Not feeling crafty? No problem! There are many creators who are willing to give a new life to your clothing. Try visiting your local alterations shop, or browse on the Etsy marketplace to discover a clothing re-designer. 

Investment Pieces: 

There are several true investment pieces that I have had for 20+ years and they are still relevant. Shopping classic, timeless pieces that will last a lifetime, if not generations, is a great option.

Recycle when possible: 

A search for textile recycling programs online will unlock lists of initiatives held by companies large and small. These types of programs involve clothing drop-offs/at home pick-ups in exchange for their recycling services and/or store rewards. Each program may differ based on the brand, type of clothing being recycled (undergarments, jeans, etc.) and the location. 

For Days is a recognized sustainable full circle brand that offers a really easy recycling avenue with their Take Back Bag program. The Take Back Bag is $6, in which you may fill it up with old clothing in any condition, from any brand, any size, any material, and For Days will make sure none of it ends up in a landfill. When the bag is full, just print the shipping label and send it away. For the good deed, customers are rewarded store credits that can be applied when shopping the For Days clothing collection.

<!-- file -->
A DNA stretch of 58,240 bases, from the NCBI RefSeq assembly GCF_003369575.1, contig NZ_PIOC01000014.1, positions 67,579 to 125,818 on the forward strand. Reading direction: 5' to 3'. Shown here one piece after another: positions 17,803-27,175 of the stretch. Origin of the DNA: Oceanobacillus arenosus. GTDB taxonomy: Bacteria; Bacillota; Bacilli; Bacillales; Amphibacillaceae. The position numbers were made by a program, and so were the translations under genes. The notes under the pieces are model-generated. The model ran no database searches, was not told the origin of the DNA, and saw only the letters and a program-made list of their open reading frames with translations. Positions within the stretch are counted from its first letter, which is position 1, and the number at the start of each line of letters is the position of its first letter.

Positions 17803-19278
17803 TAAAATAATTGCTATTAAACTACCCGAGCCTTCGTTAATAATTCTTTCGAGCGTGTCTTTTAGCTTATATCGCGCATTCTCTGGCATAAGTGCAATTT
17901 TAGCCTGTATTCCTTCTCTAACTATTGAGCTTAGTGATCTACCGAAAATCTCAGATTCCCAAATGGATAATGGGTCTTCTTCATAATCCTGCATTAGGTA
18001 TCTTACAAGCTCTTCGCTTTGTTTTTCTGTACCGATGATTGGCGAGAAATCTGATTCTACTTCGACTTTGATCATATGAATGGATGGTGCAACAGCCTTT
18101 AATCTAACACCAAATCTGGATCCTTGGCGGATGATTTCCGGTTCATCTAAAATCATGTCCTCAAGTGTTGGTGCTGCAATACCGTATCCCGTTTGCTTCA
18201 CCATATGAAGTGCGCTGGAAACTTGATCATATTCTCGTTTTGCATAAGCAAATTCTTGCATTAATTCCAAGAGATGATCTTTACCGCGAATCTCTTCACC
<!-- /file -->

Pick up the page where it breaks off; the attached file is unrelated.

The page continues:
Upparel is another celebrated company for their extreme environmental efforts. Upparel will provide clothing boxes that can be shipped when full. Simply choose the amount of clothing by weight that you would like to recycle and the number of boxes to be filled. One 22 lb. box starts at $25. A list of accepted textiles can be found here. 


Donate or sell: 

If the item is still in good condition, it can be donated, or sold. Store chains like Plato’s Closet will actually buy your old clothing from you. Local consignment shops accept gently worn clothing as a donation- and you may even be able to use your donations as a tax write-off! 


Compost natural fabrics: 

Bio-degradable natural fabrics, like organic cotton or hemp, can be placed in compost piles for break down. Ensure that the fabric is 100% natural with no dyes and separate any non-biodegradable accessories on the item. Shred the clothing and place in the compost pile. It is best to limit each pile to 25% clothing materials. 



BBC Future: Why Clothes are so Hard to Recycle

Upcycling vs. Recycling

Natural vs. Synthetic Fabrics

Synthetic Fabrics vs. Natural Fabrics

Recycled Synthetic Fabrics

Global Organic Textile Standard 

Responsible Wool Standard

Textile Recycling Programs

How to Compost your Clothing


Companies Mentioned:


For Days


The Real Real


Let Go

Facebook Marketplace

Plato’s Closet